Can 'math trauma' hurt people's finances?
Math trauma can follow people beyond grade school to harm their prospects well into adulthood.
- As much as 17 percent of the American population may suffer from math trauma.
- Math trauma prevents people from engaging in financial activities and may harm their career prospects.
- Experts agree that developing growth mindsets in students is critical to prevent further harm.
No subject terrorizes more students than math. A major reason for this is how we teach it. There's the intense memorization of hieroglyphic formulas, the ticking clock of the math test, and the do-or-die nature of a problem's one correct answer. To a child's mind it's as stressful as disarming a bomb — but with the far more dire outcome of a bad test score.
When people finally gain control of their education, many choose to limit their exposure to math and joke that they'll never use any of those theorems anyway. But for those who suffer "math trauma," a condition in which engaging with mathematics causes true fear and distress, these youthful struggles with Pythagoras can have lasting repercussions.
The concept of "number anxiety" was introduced as far back as 1957. Its modern moniker "math trauma" (a.k.a. "math anxiety") has gained public awareness thanks to the efforts of math reformers such as Jennifer Ruef, assistant professor of education studies at the University of Oregon.
"One of the biggest challenges U.S. math educators face is helping the large number of elementary teachers who are dealing with math trauma. Imagine being tasked with teaching children mathematics when it is one of your greatest personal fears," Ruef writes.
Estimates of the condition's prevalence vary, and there remains no clear criterion for how distressed someone must find math before being considered traumatized. Nonetheless, a meta-analysis of the research did show a widespread phenomenon. Of the studies analyzed, one found that 11 percent of university students showed math trauma severe enough for counseling. Another suggested that as much as 17 percent of Americans have high math anxiety.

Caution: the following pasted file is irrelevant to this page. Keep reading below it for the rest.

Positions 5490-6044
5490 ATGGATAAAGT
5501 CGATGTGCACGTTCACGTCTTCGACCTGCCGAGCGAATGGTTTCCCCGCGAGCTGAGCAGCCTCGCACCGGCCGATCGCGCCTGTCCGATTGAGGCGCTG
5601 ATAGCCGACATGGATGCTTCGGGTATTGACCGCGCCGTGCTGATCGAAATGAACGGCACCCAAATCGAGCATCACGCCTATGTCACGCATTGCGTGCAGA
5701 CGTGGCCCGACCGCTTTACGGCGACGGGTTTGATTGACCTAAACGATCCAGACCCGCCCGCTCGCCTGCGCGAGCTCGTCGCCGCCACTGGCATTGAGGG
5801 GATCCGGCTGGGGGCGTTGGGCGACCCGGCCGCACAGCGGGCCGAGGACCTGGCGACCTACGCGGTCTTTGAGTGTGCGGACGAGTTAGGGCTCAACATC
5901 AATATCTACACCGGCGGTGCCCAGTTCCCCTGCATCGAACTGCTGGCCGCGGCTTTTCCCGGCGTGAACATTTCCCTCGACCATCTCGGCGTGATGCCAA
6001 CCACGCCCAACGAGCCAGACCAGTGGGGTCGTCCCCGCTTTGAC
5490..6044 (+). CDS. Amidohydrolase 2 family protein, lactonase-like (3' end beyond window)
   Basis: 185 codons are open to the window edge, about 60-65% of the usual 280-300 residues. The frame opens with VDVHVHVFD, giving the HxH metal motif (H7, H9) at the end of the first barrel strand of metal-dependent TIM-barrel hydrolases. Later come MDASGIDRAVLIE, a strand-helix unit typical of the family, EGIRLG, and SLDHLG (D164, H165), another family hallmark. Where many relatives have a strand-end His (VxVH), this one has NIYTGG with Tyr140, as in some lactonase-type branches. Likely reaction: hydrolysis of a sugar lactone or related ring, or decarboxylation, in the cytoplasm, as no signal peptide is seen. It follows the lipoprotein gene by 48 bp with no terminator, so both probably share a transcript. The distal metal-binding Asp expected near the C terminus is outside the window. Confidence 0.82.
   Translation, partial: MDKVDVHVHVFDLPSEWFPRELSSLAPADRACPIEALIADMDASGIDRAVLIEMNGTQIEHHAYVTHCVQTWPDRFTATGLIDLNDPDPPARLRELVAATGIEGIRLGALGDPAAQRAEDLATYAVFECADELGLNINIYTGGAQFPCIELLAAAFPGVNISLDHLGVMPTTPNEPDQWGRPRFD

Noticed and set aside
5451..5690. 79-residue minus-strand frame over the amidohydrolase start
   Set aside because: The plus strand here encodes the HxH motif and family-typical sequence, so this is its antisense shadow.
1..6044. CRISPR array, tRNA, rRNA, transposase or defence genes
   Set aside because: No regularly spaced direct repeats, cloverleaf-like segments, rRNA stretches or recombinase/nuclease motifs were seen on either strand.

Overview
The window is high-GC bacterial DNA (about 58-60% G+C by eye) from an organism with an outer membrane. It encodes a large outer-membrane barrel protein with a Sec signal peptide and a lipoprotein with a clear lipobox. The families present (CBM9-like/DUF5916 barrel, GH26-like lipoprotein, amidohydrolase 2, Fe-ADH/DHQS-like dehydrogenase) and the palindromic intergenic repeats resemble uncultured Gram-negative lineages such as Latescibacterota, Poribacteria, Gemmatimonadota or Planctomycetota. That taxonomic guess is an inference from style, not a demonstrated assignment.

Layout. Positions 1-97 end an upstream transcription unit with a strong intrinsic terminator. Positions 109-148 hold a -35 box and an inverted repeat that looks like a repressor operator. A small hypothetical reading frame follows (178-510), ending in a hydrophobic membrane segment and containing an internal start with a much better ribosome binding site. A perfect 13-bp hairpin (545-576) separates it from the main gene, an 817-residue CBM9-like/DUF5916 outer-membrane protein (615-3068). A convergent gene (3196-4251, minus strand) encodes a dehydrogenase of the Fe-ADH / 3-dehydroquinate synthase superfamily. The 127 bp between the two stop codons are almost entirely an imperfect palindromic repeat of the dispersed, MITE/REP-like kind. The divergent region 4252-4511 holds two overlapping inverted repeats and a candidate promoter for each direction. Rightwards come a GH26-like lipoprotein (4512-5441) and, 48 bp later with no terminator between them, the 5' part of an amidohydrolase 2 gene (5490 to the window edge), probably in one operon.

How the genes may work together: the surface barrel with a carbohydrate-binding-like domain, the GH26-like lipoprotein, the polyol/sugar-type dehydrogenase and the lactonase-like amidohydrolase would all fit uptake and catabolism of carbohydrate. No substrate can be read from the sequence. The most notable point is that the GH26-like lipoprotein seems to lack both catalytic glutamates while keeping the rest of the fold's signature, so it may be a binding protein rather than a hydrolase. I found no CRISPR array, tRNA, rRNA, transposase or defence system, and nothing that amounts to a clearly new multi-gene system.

These statistics reinforce Jo Boaler's claim that intense negative emotions surrounding mathematics aren't uncommon.
A math reformer and professor at the Stanford Graduate School of Education, Boaler writes: "Mathematics, more than any other subject, has the power to crush students' spirits, and many adults do not move on from mathematics experiences in school if they are negative. When students get the idea they cannot do math, they often maintain a negative relationship with mathematics throughout the rest of their lives."
Math trauma degrades a person's numerical acumen in two ways. First, it causes avoidance of mathematical undertakings. As a student, this avoidance can extend beyond the classroom and into extracurricular activities, while adults may avoid, or entirely ignore, life pursuits that are math-dependent.
Second, when someone is required to work out a mathematical problem, their associated memories and emotions come into play. If these emotions are disquieting, they can overcharge the person's working memory resources, depleting them of their ability to both learn and perform math.
as math success decreases, finance students' anxiety increases.
This can be especially troubling for adults because — despite what we may tell ourselves — we most certainly use math in everyday life. Granted, few of us have been required to find the volume of an icosahedron, and fewer still can tell you the last time they used the quadratic function. But math is a constant in the realm of personal finance, and this fact can prove deleterious to those who suffer math trauma.